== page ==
As not just France, but the entire Europe, anticipates the results of the French presidential elections, it is clear that a lot more is at stake than we expected. After BREXIT and the constant stories pumping fuel for potential breakup of the European Union, it is not just the French political landscape that is about to change. Depending on the winner, and if the predictions and the candidates’ promises are to become true, France’s role in the international art marketplace may be shifting.
For now, the French art market is still doing surprisingly well, considering the fact the deadly terrorist attack in Paris, in 2015, left a grim aftertaste which still lingers. The attendance and overall sales at the leading art fairs like Fiac, PAD, the Biennale des Antiquaires and Paris Photo have diminished, but the auction houses are reporting a strong turnover despite the circumstances. Cultural heritages stored in France’s stately homes and castles are largely exported, and this has been one of the biggest factors for the high position of France in the international art market. However, all of that may change very soon.
The former far-right National Front leader, and presidential candidate, Marine Le Pen has made her policy clear from the start. Quitting the EU might seriously jeopardize, or even completely end, the free circulation of goods. This would directly affect all sales going in and out of the country. On top of that, Le Pen aims to implement a concept of “intelligent protectionism” which would put a 3% tax on imports. Her decision to leave the single currency would also bring some waves in the art market economics. As Marine Le Pen focuses on French patrimony, she wishes to increase funds for heritage and conservation by a hefty 25%. Another act aimed to close off the French borders is reflected in her plan to end the sales of national buildings and palaces to foreign buyers and the private sector. One of the announced features in her campaign includes a host residency programme for artists of all ages and disciplines which would focus on supporting the local contemporary art scene.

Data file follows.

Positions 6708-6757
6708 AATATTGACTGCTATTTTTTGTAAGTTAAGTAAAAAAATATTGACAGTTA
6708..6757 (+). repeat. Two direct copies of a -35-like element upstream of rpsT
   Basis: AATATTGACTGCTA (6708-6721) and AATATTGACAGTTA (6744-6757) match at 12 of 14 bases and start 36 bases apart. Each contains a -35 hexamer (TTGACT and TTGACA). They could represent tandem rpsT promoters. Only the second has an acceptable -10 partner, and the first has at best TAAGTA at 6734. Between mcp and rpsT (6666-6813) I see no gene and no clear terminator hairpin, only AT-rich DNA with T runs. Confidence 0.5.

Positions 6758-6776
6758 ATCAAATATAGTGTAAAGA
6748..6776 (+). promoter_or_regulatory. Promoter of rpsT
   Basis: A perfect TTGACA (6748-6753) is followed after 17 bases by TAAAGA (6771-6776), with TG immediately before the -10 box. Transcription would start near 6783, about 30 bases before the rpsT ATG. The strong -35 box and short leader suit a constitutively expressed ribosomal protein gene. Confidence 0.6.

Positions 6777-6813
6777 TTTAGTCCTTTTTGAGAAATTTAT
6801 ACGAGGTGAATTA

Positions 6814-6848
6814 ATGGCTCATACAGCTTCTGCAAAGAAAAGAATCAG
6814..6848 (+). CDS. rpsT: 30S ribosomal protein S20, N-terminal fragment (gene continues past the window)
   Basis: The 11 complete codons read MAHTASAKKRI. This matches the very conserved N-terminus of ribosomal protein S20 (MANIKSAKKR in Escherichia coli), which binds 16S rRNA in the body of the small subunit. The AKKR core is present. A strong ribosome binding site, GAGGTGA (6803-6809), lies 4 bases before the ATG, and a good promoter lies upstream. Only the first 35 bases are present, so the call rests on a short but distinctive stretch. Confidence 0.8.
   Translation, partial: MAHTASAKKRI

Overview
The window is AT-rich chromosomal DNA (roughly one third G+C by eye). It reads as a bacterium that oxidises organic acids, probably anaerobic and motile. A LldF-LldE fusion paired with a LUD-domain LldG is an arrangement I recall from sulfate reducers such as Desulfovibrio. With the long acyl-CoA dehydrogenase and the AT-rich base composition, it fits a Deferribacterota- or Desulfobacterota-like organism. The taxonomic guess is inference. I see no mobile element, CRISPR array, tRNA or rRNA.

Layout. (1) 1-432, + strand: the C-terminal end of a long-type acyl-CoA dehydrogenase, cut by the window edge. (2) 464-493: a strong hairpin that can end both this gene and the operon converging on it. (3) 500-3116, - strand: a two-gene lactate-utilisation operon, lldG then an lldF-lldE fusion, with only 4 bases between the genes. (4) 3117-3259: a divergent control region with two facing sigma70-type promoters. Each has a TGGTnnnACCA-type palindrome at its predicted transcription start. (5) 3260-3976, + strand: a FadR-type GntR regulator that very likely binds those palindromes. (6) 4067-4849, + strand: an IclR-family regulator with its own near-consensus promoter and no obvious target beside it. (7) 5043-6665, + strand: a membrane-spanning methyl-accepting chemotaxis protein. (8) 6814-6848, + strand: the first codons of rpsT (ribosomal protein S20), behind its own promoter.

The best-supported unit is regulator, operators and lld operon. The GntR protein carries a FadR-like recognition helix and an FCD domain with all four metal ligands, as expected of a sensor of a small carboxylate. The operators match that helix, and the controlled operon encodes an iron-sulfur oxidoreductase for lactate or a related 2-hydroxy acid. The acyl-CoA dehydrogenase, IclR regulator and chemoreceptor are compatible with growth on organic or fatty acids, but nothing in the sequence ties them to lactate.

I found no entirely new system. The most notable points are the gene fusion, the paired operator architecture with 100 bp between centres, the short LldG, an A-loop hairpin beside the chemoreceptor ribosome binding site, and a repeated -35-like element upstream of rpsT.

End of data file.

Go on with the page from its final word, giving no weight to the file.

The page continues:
The opposing presidential candidate, Emmanuel Macron, said he has no plans to revoke the active wealth tax exemption for artworks, which essentially encourages wealthy collectors to invest in art. With a carefully designed mix of tax incentives and some deregulation, Macron wishes to simplify the art market’s regulatory framework. The leader of the centrist party declared his plans to create more fertile ground for arts in France. All schoolchildren would have access to cultural and artistic education, and young people would be given a €500 annual “culture pass”. Completely opposite of his rival, Macron plans to launch a EU’s student exchange programme for artists and curators. Another point in his campaign mentions a €200m fund for support of cultural and creative industries in France.
Pretty soon the new president of France will be known, and so will the announced reforms, changes and campaigns related to art and the art market. How this will be implemented and to what extent is it going to affect the French, and the European art market, remains to be seen.